I haven’t written much yet about adding push hands to my movement practice, mainly because I don’t feel competent to describe it well.
Push hands is a taiji training technique—a way to learn how to accept and redirect force. I view it as falling roughly at the midpoint between taiji as moving meditation and taiji as a martial art.
My taiji teacher wasn’t really interested in push hands, I think because he wasn’t really interested in the martial aspects of taiji. He did give us the barest exposure to pushing, so I wasn’t a complete novice, but nearly so.
I am interested in the martial aspects of taiji, so I was delighted last year when I met a couple of people who were interested in pushing. We got together several times last fall, then let our training fall by the wayside over the winter, but started meeting again once the weather turned nice in late spring.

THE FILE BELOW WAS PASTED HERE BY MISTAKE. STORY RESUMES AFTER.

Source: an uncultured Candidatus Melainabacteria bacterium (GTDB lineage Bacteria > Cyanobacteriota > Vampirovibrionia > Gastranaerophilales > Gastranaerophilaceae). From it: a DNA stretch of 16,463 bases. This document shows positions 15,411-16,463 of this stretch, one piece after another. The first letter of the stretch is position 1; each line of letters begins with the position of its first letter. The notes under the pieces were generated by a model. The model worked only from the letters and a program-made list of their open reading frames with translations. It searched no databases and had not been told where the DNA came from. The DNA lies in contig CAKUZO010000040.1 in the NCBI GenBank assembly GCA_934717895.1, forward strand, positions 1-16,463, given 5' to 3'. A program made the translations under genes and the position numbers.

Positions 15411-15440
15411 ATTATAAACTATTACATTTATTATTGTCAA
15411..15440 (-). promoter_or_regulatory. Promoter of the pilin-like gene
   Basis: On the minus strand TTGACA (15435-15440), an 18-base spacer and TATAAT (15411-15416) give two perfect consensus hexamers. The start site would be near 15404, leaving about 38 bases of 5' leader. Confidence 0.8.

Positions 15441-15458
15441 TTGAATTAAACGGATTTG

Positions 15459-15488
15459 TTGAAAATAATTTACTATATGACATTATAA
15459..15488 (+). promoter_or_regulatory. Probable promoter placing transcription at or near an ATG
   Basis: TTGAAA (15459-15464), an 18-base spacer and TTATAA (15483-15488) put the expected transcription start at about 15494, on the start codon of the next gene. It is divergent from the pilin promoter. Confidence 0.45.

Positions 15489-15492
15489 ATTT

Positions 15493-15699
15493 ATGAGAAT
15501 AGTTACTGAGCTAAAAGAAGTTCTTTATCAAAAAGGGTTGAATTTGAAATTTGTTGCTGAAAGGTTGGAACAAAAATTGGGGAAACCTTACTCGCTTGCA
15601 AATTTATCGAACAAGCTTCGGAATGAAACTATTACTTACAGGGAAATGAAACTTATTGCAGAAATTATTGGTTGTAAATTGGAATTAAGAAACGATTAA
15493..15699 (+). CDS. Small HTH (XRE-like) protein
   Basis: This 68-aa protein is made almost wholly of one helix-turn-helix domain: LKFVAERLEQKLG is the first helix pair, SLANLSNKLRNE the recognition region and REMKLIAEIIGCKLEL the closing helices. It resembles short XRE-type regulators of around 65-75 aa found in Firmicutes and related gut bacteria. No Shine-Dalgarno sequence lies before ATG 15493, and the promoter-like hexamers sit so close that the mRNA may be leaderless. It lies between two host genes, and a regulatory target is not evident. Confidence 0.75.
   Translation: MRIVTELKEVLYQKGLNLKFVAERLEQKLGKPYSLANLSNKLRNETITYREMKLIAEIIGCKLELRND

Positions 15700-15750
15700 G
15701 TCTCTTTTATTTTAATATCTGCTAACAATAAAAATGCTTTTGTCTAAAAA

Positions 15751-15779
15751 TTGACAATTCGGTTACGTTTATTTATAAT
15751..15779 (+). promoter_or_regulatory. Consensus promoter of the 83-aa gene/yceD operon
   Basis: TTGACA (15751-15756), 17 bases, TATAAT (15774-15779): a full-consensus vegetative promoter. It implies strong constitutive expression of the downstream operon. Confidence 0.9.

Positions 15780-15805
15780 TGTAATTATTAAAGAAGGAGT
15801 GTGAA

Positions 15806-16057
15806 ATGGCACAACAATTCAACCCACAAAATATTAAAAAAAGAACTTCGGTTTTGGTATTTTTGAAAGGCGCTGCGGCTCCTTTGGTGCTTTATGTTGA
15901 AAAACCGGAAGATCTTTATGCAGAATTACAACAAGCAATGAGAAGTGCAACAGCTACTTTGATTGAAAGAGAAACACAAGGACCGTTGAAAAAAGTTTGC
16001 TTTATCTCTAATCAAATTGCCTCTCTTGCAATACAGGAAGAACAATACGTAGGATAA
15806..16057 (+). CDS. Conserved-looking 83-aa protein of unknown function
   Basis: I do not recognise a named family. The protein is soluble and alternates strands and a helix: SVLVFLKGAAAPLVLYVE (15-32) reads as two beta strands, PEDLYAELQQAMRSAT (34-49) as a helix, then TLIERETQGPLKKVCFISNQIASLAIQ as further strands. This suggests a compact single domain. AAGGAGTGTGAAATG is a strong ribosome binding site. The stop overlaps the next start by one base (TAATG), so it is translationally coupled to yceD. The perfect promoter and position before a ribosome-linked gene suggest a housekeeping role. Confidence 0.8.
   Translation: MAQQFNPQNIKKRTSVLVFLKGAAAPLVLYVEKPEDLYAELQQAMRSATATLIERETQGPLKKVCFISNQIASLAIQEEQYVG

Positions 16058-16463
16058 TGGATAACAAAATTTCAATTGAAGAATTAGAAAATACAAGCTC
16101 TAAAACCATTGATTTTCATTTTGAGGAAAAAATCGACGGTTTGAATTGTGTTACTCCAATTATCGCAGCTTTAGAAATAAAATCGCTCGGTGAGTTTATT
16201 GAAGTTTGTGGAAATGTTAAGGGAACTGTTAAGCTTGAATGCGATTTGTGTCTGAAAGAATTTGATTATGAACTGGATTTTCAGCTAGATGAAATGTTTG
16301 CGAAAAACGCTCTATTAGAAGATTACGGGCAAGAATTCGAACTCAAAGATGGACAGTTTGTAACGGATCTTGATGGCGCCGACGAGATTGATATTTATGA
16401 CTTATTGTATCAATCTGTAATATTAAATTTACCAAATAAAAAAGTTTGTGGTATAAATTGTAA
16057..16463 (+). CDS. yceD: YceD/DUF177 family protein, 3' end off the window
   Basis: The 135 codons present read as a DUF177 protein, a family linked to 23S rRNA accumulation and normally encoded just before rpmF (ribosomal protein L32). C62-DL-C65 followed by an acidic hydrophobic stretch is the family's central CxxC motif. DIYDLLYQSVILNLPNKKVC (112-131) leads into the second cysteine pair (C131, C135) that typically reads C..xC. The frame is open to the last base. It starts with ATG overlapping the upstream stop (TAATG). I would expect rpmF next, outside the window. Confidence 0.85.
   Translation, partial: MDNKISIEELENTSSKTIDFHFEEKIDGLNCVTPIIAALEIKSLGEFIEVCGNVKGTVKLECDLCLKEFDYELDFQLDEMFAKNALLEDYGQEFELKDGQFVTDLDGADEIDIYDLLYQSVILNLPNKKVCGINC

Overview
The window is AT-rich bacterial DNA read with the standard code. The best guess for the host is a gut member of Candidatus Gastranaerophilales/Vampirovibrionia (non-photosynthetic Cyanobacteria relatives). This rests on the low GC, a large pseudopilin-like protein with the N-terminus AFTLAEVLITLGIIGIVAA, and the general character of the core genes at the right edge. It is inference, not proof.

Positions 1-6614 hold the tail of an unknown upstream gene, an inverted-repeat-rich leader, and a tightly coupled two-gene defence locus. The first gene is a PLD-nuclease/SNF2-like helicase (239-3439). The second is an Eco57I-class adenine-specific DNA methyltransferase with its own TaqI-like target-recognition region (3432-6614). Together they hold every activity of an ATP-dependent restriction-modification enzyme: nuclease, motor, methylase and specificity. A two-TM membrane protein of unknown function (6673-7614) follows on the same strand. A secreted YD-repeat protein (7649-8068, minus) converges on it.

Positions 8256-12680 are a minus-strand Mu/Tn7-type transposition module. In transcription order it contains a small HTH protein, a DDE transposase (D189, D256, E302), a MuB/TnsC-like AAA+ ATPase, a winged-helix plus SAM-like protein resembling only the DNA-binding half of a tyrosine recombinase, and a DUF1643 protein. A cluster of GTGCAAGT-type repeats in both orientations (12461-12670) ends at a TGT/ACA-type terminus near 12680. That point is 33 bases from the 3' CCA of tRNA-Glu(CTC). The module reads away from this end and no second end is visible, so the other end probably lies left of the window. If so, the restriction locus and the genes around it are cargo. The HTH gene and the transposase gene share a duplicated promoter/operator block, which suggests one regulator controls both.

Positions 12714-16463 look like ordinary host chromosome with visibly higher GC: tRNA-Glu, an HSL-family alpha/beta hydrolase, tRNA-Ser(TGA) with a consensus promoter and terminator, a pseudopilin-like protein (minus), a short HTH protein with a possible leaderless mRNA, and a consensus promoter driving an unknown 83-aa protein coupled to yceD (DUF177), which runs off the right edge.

One of the friends I push with describes push hands as a test or diagnostic for your form practice: If your form practice is sound, you will be good at push hands.
Already my push hands practice is informing my form practice, as I learn to shift my weight to move, but simply to turn my waist to accept and redirect energy. I’m trying to learn to keep my shoulders down (a work in progress), and I’m trying to learn to keep my arms and shoulders connected to my core (same, but with less progress).